The game features the ability to customize your arsenal through 3 different base weapons, each with a branching upgrade tree and a final count of 21 unique weapons in the game. The weapons hover around your ship, in a pretty big build area, allowing for dozens of turrets to be constructed. You can also assign up to 4 of them as AI controlled, allowing you to drop and recall them from anywhere on the map, or have them auto-target the enemy from shipside.


This week we finally got all of the 21 weapons working as they should, and the new UI is looking great. A challenge we face now is that we need more clarity on our iconography. The weapon upgrade and customization system is a bit complicated, so figuring out the least wordy means of presenting it has been a poser from the get-go. We are closer, I think, but not there yet. (Thanks to Jon Remedios for the awesome feedback at this week’s IGDA!)


We have been working on different star-systems for the games background, and it has been a lot of fun building various planets and stellar phenomena in Unity, and watching them come to life with a few simple lines of code. Overall I am very happy with how the visuals are evolving, which is good since they are my job 😉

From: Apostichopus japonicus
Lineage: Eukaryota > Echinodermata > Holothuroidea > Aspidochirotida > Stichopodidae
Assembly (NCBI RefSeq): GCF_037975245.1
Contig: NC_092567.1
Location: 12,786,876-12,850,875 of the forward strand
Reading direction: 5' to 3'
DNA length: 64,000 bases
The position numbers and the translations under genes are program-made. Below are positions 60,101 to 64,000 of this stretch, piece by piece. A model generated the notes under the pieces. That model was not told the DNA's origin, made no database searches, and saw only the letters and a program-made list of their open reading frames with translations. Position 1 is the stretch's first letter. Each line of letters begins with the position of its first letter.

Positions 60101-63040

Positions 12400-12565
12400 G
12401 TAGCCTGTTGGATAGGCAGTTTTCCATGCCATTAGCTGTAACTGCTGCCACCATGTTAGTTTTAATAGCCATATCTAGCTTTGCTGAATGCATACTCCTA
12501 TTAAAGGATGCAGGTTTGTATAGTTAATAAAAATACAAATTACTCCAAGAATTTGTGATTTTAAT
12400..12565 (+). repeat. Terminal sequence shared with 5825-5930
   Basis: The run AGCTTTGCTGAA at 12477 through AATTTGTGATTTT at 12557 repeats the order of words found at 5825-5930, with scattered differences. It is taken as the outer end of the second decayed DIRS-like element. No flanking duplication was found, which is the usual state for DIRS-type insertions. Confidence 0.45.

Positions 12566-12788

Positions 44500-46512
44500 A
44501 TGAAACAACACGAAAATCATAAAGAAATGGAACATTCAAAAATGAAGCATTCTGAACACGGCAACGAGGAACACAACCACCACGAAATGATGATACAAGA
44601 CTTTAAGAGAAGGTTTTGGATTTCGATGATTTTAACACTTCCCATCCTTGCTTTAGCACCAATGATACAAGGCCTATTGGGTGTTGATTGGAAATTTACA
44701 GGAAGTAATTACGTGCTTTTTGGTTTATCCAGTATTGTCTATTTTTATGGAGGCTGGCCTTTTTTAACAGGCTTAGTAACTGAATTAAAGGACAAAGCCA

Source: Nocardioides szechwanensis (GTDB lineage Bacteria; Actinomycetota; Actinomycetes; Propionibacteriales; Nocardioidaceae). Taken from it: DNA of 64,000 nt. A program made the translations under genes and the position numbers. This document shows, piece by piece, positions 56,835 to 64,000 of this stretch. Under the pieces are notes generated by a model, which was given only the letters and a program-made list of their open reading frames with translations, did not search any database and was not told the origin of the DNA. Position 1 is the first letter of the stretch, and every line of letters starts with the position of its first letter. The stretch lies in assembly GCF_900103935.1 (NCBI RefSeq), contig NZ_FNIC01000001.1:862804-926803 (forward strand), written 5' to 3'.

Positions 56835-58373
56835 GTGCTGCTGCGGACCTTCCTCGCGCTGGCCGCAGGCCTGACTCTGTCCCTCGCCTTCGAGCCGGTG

We are close to the point where we will need some playtesting for weapon balance, so let me know if you are interested!


Setting the Bar Higher

This is the script from my rant for IDGA Open Mike night.


Shouldn’t We Set the Bar Higher?

As game designers and developers, if we create a game that is fun, entertaining, addictive, viral, lovely to look at, and profitable, then we have succeeded in making a good game. But does the player think about it outside of its own terms? Thinking about the game as a game when you aren’t playing counts, but getting to that point is relatively easy. We have reached the bar, made a buck, and moved on. I think we can do better.

If a game is good, but the players leave its core ideas behind at the console, then however fun it is as artists we’ve failed. There are a huge number of explanations of what makes art good, and no actual authority because at the end of the day money talks and it’s all subjective. But I’m right, so here is my definition anyway: good art is not memorable and beautiful alone.  The best art is the work that makes you think about your life, your choices, and challenges them. Whether it changes you or not, it inspires you to reflect on its message and on your real choices, and that stays with you long after you are done with the piece itself.